Trump Admin Won't Announce ACA Replacement Plan Before Supreme Court Ruling

The Trump Administration likely won't announce a detailed health care plan until after the Supreme Court makes a decision on the legality of the Affordable Care Act (ACA), Health and Human Services Secretary Alex Azar suggested Sunday.

Earlier this week, the administration asked the Supreme Court to overturn the ACA, commonly referred to as "Obamacare," which provides health insurance to more than 20 million Americans.

CNN anchor Jake Tapper asked Azar in a live interview whether it was "unconscionable" during a pandemic to take health insurance away from people without having a replacement plan ready to be implemented.

Azar responded: "In terms of the Affordable Care Act, we have made very clear that if the Supreme Court strikes down all or a large part of Obamacare because its constitutionally or statutorily infirm, we will work with Congress to create a program that genuinely protects individuals with pre-existing conditions."

The court is not likely to hear the case until around the time of the election, and its possible that the decision could be made after Americans go to the polls on November 3, Bloomberg reported.

HHS Sec. Alex Azar says that if the Trump administration's effort to strike down Obamacare through the Supreme Court is successful, the administration will "work with Congress to create a program that genuinely protects people with preexisting conditions.” #CNNSOTU

— State of the Union (@CNNSotu) June 28, 2020

In a brief filed late on Thursday, the administration argued that the ACA was rendered invalid when a Republican-led Congress passed legislation in 2017 eliminating parts of it. "The entire ACA thus must fall," the administration said in the brief.

On Friday, White House spokesman Judd Deere said Obamacare was "an unlawful failure" in a statement.

"It limits choice, forces Americans to purchase unaffordable plans, and restricts patients with high-risk preexisting conditions from accessing the doctors and hospitals they need."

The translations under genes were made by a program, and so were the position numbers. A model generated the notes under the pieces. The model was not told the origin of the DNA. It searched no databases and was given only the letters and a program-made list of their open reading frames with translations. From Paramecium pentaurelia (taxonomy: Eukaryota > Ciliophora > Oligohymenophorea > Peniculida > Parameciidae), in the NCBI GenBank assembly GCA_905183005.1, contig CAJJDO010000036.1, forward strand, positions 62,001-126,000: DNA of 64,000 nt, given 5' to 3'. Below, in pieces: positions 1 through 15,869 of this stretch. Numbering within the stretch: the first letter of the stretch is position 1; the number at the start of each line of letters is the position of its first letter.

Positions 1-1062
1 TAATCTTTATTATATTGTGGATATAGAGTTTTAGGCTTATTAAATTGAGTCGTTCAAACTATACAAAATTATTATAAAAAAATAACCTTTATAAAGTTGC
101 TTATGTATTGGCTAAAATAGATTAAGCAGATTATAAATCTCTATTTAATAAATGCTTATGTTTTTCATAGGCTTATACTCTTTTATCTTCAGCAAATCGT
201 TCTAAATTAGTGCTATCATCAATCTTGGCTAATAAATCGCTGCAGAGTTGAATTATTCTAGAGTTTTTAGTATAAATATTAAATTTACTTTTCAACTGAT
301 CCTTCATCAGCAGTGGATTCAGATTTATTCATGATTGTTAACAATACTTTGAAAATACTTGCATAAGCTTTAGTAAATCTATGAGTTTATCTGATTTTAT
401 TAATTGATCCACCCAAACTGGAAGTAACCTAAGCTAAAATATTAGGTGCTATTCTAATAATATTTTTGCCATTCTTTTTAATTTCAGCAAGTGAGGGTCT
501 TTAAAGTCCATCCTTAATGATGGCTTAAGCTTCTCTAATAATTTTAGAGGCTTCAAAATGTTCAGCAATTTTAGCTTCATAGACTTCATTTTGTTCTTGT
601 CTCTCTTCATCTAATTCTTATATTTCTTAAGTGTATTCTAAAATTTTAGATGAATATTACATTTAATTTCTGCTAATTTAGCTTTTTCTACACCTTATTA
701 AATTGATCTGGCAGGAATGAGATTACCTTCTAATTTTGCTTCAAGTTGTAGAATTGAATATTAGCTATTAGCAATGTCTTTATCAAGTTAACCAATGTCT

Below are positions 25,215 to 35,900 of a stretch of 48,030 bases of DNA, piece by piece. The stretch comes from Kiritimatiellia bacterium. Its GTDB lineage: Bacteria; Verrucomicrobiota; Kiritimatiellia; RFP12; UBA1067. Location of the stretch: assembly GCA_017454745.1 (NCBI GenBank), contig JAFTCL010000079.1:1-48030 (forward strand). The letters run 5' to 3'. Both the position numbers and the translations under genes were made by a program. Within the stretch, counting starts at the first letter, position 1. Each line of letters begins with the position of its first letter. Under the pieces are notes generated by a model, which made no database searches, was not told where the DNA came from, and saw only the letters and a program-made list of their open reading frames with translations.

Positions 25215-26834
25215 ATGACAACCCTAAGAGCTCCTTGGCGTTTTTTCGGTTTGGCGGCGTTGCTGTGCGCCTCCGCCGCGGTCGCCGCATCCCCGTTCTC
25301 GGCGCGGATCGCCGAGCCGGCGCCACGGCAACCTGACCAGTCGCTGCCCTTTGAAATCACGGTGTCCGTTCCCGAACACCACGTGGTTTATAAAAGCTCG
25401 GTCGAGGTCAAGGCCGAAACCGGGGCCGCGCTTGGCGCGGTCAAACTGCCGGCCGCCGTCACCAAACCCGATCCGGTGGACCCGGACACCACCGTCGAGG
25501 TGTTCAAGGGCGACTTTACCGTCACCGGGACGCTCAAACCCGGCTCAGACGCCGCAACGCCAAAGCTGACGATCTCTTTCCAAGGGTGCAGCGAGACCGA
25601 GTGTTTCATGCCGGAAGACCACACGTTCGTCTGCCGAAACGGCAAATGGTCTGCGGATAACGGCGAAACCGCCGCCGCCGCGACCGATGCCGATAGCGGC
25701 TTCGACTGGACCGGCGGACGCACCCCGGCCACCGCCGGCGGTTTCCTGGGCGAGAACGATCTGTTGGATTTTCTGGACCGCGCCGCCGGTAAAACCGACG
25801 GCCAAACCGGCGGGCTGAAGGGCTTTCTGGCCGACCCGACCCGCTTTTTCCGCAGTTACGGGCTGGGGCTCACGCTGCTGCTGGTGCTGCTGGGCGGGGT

Azar and the administration have argued that any replacement plan will protect people with pre-existing health conditions. However, details of how this will work have yet to emerge.

"The exact details will be dependent on, frankly, the composition of Congress if and when the Supreme Court does strike down all or a large part of Obamacare," Azar said.

Alex Azar
U.S. Secretary of Health and Human Services Alex Azar speaks after a White House Coronavirus Task Force briefing at the Department of Health and Human Services on June 26, 2020 in Washington, D.C. Joshua Roberts/Getty Images

Democratic presidential nominee Joe Biden has criticized the Trump administration's attempts to overturn the ACA, accusing it of putting millions of American lives at risk during the pandemic while arguing that some coronavirus survivors could lose their comprehensive coverage if the lawsuit is successful.

"They would live their lives caught in a vice between Donald Trump's twin legacies: his failure to protect the American people from the coronavirus, and his heartless crusade to take healthcare protections away from American families," Biden said.

Amid the COVID-19 pandemic, the United States is the world's worst-hit country with more than 2.5 million confirmed cases and over 125,000 deaths.